November 18, 2011
Legislators OK borrowing $17M for culvert, road work
Construction will start next year
Cortland County legislators approved bonding Thursday for up to $17 million in culvert and bridge repairs that is scheduled to be done over the next 10 years and paid off over the next 40 years.
The vote was 15-4, with Legislators Tom Hartnett (D-4th Ward), Susan Briggs (R-Cortlandville), Newell Willcox (R-Homer) and Gene Waldbauer (R-Cortlandville) opposed.
Construction would start in 2012. Bond payments would begin in 2013. The borrowing will cost the county $30 million over the life of the four bonds expected to be issued.
Legislators voting in favor of the work Thursday cited the pressing need in the community to address failing structures and deteriorating infrastructure.
Kathie Arnold (D-Cuyler, Solon and Truxton) said some bridges in the county will have to be closed if they are not repaired. For the safety of the traveling public, Arnold favored bonding for the repairs.
Mike Park (R-Homer) noted the roads are traveled on by large vehicles and used predominately for agriculture purposes.
“Roads are getting to be impassable and the majority of culverts were built in the early ’30s,” Park said, adding the failing infrastructure needs to be addressed.
Sandy Price (D-Harford and Virgil) lauded Highway Superintendent Don Chambers’ 10-year plan to address the needs of roads, bridges and culverts.
Price said the repairs are needed and urged the public to look at the detailed plan to address the structures.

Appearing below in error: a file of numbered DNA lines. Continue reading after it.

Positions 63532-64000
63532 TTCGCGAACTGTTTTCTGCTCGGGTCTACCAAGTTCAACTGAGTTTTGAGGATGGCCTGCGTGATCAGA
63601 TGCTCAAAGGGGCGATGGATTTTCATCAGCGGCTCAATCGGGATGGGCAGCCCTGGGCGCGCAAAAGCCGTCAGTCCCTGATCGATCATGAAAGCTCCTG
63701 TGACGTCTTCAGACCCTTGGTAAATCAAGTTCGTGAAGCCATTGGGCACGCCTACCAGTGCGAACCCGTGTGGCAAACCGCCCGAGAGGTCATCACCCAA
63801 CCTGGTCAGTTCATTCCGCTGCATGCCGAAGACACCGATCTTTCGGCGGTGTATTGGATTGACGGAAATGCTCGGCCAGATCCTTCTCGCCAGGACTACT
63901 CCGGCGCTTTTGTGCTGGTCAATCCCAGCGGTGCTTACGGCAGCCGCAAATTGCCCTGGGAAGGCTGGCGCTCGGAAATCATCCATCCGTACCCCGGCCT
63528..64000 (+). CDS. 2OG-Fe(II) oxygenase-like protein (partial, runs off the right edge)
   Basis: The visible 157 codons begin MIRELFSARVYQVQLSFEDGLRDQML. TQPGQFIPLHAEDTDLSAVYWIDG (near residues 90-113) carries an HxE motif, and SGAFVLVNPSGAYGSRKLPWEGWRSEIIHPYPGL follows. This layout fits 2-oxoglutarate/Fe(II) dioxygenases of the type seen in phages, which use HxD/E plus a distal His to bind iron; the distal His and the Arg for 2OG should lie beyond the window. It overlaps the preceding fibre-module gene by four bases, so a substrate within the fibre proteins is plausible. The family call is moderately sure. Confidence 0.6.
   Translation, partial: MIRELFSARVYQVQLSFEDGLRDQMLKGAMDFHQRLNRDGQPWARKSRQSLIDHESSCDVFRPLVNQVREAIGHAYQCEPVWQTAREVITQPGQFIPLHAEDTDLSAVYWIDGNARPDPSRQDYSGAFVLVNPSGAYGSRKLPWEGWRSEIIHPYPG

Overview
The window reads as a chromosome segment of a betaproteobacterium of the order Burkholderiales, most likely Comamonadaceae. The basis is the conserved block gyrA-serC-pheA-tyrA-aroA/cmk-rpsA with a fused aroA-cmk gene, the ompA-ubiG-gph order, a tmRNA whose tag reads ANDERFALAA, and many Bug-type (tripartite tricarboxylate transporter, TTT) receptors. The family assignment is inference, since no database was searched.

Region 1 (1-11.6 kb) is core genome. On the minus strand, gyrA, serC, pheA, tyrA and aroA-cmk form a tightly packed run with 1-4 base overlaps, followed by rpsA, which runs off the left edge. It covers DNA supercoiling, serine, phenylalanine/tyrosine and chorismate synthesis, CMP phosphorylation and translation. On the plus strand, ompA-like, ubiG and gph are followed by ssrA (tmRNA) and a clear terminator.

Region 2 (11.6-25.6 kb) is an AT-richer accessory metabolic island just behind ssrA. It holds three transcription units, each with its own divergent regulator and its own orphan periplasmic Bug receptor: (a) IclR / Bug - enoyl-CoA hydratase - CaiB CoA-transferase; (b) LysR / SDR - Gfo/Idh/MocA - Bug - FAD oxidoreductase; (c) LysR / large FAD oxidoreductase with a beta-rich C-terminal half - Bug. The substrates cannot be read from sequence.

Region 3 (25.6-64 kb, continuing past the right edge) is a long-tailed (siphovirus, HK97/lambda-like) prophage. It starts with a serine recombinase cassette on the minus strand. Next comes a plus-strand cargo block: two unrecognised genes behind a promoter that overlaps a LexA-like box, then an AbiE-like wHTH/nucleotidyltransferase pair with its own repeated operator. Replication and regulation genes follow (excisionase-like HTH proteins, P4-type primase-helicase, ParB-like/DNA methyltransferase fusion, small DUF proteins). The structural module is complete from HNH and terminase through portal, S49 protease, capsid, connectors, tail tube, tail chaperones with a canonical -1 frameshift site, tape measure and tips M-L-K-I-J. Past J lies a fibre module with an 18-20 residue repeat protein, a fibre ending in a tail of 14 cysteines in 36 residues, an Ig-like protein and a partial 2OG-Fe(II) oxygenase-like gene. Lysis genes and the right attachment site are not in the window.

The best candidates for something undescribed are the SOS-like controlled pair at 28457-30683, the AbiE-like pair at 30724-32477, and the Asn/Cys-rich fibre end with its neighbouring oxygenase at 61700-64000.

The bonds would be paid off incrementally over the years.
The bridge and culvert projects are expected to total $17 million and the balance of the $30 million will cover the interest.
Debt payments would start in 2013 when the county would pay $101,000, a cost that would increase by about $100,000 annually for 10 years.
Then payments would hold steady at a little over $1 million until year 2022, the 10th year, when payments would start to decline.
Under the payment plan, the county would borrow about $1.6 million annually except in 2013 when $2.6 million would be borrowed to include funding for the Little York Dam replacement.
Some officials and members of the public called for the Little York Dam replacement to be removed from the project. Cortlandville resident Michael Barylski urged legislators to instead make Little York Lake homeowners share the burden of funding the replacement project.
Briggs agreed, refusing to support the proposal with the Little York Dam replacement included. Instead, Briggs suggested forming a special tax district comprised of Little York Lake residents, which would pay about half the costs of the replacement, with the county funding the rest.
County Administrator Martin Murphy stressed that the resolution only authorizes the county to bond up to $17 million, but the county does not have to commit to the full amount.
Each project would come to the Legislature for ultimate approval, he said.
Hartnett said he could not support the plan to bond because it is just “too much.”
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